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Cortical and subcortical brain effects of transcranial magnetic stimulation (TMS)-induced movement: an interleaved TMS/functional magnetic resonance imaging study

Stewart Denslow, Mikhail Lomarev, Mark S George, Daryl E Bohning
Biological Psychiatry 2005 April 1, 57 (7): 752-60
15820232

BACKGROUND: To date, interleaved transcranial magnetic stimulation and functional magnetic resonance imaging (TMS/fMRI) studies of motor activation have not recorded whole brain patterns. We hypothesized that TMS would activate known motor circuitry with some additional regions plus some areas dropping out.

METHODS: We used interleaved TMS/fMRI (11 subjects, three scans each) to elucidate whole brain activation patterns from 1-Hz TMS over left primary motor cortex.

RESULTS: Both TMS (110% motor threshold) and volitional movement of the same muscles excited by TMS caused blood oxygen level-dependent (BOLD) patterns encompassing known motor circuitry. Additional activation was observed bilaterally in superior temporal auditory areas. Decreases in BOLD signal with unexpected post-task "rebounds" were observed for both tasks in the right motor area, right superior parietal lobe, and in occipital regions. Paired t test of parametric contrast maps failed to detect significant differences between TMS- and volition-induced effects. Differences were detectable, however, in primary data time-intensity profiles.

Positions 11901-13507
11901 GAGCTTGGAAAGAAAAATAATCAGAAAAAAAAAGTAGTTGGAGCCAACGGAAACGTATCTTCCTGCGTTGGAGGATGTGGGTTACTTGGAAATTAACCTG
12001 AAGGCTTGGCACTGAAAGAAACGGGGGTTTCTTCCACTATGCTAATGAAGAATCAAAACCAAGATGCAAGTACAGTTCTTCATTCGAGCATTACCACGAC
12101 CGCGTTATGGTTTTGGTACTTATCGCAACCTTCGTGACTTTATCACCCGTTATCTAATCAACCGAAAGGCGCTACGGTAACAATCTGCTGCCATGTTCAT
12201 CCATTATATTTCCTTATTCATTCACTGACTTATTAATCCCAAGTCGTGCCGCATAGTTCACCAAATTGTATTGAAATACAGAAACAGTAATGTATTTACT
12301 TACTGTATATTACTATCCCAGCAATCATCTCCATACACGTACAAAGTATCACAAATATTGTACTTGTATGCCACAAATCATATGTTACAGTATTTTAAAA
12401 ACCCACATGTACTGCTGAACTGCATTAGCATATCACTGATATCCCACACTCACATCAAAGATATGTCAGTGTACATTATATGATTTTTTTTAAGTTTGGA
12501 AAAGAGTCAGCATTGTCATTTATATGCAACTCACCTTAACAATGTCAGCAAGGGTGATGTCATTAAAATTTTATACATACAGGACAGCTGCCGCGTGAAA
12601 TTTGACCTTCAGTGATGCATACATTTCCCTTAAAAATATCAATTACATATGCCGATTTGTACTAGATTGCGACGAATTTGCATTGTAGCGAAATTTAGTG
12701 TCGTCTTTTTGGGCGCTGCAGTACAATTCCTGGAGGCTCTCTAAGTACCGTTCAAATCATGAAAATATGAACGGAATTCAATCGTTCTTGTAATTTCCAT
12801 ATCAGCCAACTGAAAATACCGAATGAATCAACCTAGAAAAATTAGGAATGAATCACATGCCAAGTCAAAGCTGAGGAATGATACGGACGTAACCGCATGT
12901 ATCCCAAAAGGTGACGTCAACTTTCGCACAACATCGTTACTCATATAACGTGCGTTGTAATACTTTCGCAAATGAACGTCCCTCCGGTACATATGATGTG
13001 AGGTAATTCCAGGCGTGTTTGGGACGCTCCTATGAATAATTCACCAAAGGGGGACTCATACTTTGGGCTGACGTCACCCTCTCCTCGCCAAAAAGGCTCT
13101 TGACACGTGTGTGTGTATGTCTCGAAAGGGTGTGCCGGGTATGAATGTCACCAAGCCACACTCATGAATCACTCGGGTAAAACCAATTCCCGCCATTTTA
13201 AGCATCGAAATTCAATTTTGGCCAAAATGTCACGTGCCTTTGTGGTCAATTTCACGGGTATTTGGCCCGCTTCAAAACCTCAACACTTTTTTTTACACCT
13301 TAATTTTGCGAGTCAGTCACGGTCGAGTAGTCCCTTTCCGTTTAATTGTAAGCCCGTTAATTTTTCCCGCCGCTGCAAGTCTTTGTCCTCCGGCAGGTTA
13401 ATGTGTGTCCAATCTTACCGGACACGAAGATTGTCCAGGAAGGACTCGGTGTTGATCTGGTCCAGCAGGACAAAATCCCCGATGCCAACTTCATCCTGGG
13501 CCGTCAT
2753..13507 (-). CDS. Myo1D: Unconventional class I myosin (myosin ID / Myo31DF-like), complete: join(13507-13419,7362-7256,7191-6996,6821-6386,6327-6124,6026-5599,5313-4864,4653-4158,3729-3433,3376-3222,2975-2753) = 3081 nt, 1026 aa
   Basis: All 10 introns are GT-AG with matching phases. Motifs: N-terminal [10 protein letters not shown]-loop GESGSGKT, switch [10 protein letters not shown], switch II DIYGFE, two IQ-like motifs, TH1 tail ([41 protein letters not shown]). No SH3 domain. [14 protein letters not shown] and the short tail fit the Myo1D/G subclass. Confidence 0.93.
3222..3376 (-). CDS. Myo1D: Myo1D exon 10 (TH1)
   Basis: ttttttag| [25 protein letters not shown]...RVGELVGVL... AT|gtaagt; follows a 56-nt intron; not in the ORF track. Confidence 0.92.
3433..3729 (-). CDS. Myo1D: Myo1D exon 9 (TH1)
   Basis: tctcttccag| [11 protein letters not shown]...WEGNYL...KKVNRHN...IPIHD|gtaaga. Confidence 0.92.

CONCLUSIONS: Using this interleaved TMS/fMRI technique, TMS over primary motor cortex produces a whole brain pattern of BOLD activation similar to known motor circuitry, without detectable differences from mimicked volitional movement. Some differences may exist between time courses of BOLD intensity during TMS circuit activation and volitional circuit activation.

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